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VW Atlas Tanoak: Would it make sense to build it?

As a car-based truck, it could face some challenges

Perhaps the biggest surprise of the New York Auto Show was the Volkswagen Atlas Tanoak pickup truck. And one of the things that make the Tanoak so intriguing is how it seems pretty feasible to bring to market. It's based on the Atlas, which already has powertrains certified for emissions in America, and at least the front half wouldn't likely need much, if any work to make sure it passes U.S. safety standards. And like the Atlas, it uses the MQB modular platform found in everything from the aforementioned SUV to the Golf. As such, VW wouldn't be investing a lot of money to develop or adapt a from-scratch platform.

With all this in mind, the obvious question is: Will VW build it? The answer to that question depends on whether VW should build it, and there are arguments for both sides.

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'Build it!' (And, 'It looks cool!')

Pickup sales in the U.S. continue to be strong. And midsize trucks, the size segment the Tanoak would compete in, are selling quite well. For example, the Toyota Tacoma sold nearly 200,000 units last year, and combined Chevy Colorado and GMC Canyon sales were nearly 150,000. Both of those exceed VW's bestselling car, the Jetta, which sold a little over 115,000 units in 2017, a number that just barely beats sales of the Colorado alone. Even if VW sold only a fraction of either of those trucks, it would be a great sales bump for a company that sold about 340,000 units in the U.S. across all models last year.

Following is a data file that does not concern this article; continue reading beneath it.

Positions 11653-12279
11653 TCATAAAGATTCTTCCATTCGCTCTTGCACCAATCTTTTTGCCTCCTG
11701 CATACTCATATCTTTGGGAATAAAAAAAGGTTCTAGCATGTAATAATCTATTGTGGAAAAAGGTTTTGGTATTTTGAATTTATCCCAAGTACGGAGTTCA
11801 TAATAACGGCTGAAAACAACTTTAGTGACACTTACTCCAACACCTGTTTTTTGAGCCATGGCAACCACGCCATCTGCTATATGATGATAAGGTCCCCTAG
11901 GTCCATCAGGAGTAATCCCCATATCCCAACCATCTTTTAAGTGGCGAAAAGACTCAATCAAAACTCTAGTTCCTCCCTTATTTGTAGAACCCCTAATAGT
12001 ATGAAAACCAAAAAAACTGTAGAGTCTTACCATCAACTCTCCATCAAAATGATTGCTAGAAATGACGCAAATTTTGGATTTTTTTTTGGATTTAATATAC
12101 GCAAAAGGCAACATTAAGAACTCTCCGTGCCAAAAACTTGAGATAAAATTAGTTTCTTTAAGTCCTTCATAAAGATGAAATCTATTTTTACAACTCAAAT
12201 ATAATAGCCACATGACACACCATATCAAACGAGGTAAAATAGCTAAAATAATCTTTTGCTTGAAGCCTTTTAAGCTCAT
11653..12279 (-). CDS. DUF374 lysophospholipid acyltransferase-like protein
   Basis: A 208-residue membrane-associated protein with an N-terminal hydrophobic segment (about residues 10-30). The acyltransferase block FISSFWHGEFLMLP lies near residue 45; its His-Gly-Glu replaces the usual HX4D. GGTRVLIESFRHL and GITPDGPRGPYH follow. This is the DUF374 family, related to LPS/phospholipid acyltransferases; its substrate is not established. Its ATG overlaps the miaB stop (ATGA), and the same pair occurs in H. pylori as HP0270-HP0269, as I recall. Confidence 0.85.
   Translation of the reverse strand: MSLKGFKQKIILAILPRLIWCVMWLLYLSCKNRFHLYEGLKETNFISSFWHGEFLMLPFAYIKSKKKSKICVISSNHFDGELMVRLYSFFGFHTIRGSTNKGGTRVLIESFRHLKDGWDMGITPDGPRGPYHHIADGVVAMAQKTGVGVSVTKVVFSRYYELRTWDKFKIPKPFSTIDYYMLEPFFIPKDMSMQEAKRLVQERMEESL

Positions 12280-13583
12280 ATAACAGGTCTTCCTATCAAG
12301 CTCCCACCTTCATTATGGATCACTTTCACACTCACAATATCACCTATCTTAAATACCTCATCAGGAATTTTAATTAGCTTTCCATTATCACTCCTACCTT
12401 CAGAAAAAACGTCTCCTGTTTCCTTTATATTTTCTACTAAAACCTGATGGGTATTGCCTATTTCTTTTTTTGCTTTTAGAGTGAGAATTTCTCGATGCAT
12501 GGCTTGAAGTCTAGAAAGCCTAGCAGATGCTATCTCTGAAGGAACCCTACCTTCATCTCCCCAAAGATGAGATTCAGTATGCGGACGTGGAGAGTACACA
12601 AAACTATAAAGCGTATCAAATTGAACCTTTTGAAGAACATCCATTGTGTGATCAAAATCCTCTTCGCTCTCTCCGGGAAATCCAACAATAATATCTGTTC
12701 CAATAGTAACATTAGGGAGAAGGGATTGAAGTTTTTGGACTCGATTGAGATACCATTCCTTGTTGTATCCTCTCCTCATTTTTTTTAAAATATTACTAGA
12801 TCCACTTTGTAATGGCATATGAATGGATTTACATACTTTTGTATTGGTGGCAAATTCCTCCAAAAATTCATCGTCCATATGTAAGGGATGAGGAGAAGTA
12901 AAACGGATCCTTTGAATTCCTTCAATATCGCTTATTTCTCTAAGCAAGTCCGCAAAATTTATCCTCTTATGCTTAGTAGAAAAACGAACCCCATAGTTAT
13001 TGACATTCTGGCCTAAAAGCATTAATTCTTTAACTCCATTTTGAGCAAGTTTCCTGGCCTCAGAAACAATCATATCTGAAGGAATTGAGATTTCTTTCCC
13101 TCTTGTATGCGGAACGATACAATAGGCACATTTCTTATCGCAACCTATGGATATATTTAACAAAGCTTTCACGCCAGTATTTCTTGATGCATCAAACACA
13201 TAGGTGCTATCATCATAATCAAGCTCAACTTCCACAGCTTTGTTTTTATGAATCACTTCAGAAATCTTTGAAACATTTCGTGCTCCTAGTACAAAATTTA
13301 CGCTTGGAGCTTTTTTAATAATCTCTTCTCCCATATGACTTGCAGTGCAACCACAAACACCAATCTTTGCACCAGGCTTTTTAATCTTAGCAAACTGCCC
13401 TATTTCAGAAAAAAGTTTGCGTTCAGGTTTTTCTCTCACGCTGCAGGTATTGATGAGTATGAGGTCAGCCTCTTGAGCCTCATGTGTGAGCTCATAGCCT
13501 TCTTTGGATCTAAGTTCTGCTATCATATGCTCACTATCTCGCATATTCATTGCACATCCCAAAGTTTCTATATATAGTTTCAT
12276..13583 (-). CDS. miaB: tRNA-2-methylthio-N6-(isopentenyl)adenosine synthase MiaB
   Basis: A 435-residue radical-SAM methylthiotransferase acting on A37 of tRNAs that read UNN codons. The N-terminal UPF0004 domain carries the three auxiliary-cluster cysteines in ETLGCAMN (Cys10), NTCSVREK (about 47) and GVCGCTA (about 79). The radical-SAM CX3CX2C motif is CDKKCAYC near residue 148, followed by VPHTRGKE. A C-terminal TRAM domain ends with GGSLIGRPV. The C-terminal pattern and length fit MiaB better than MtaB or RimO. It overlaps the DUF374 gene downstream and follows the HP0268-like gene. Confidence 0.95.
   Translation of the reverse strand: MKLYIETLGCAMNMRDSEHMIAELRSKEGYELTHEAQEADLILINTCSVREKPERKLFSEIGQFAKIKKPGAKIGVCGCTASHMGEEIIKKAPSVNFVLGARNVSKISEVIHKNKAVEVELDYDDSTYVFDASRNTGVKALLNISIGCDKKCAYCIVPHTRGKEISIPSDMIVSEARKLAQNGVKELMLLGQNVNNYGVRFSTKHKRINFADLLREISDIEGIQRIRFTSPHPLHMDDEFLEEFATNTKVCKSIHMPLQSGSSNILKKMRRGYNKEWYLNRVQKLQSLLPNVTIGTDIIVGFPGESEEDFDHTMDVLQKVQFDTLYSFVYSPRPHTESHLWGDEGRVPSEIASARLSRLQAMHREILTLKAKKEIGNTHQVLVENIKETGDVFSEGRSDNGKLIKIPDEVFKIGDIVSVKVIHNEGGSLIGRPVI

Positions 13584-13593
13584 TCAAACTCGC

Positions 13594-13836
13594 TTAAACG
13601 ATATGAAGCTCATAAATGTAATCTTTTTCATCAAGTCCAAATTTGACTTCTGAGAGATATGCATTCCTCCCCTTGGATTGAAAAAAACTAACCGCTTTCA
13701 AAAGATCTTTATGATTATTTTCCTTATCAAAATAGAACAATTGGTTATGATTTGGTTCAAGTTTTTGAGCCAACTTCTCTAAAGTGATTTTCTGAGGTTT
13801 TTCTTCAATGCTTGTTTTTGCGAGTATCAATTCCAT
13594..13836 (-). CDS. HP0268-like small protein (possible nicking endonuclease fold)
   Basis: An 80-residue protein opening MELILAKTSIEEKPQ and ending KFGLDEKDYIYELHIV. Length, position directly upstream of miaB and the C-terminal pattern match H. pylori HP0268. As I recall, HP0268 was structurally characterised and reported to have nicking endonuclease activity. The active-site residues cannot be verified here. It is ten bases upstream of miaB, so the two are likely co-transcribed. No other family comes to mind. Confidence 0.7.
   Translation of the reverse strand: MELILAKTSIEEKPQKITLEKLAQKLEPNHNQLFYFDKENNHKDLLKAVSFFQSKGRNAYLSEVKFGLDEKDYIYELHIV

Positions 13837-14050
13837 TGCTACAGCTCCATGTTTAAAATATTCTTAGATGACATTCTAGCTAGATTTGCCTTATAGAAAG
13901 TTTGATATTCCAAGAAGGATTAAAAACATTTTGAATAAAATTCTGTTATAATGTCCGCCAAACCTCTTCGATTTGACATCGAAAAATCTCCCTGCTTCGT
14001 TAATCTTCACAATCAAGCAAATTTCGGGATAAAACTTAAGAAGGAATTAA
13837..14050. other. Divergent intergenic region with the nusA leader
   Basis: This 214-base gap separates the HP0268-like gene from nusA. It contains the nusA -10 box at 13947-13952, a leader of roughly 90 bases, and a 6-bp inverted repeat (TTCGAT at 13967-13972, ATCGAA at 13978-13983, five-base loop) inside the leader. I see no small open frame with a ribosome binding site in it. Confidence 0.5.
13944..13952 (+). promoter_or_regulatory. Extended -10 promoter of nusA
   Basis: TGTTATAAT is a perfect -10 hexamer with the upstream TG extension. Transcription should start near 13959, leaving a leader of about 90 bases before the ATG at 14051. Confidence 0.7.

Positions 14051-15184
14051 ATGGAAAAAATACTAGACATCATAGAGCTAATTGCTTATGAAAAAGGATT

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'Don't build it!'

This brings us to the argument that building the Tanoak might not be a good move for VW, and that's the fact that the fraction of that midsize truck market accessible to VW could be miniscule. The truck on the market closest to the Tanoak is the Honda Ridgeline. It's also a car-based pickup truck that shares its front half and powertrains with the Honda Pilot crossover SUV. It even boasts unique and interesting features such as a big trunk in the back, and a tailgate that opens in different ways. In a market where the traditional trucks are selling in the six digits, the Ridgeline sold just over 34,000 units last year. That's not great. This midsize segment is also going to become more crowded soon as Ford introduces the traditional body-on-frame Ranger later this year, so everyone will be fighting harder for sales.

Then again ...

If the Tanoak sold at least that many, that would be a solid 10 percent gain in sales, going off of VW's 2017 numbers. Selling 34,000 units would even exceed normal VW Atlas sales, not to mention every variant of the venerable Golf. Put in that context, even the Ridgeline's middling sales look pretty solid. Even falling short of Ridgeline's sales wouldn't be that bad. Who knows, the Tanoak could exceed Ridgeline sales. Even though it lacks some of the Ridgeline's trick features, it has strengths in other areas. The concept certainly looks more butch than the Ridgeline, and style is important in the truck business. Offering some kind of low-range gearing as the concept has would also give the Tanoak a bit more off-road ability and truck market credibility than Ridgeline, too.

All-in-all, Volkswagen probably ought to build the Tanoak. It would be a relatively cheap and easy vehicle to develop and certify, and it would likely give VW's sales a nice little boost, even if it's never a wild success like existing competitors. Oh, and did we mention it looks cool? Yeah, you should build it, VW.

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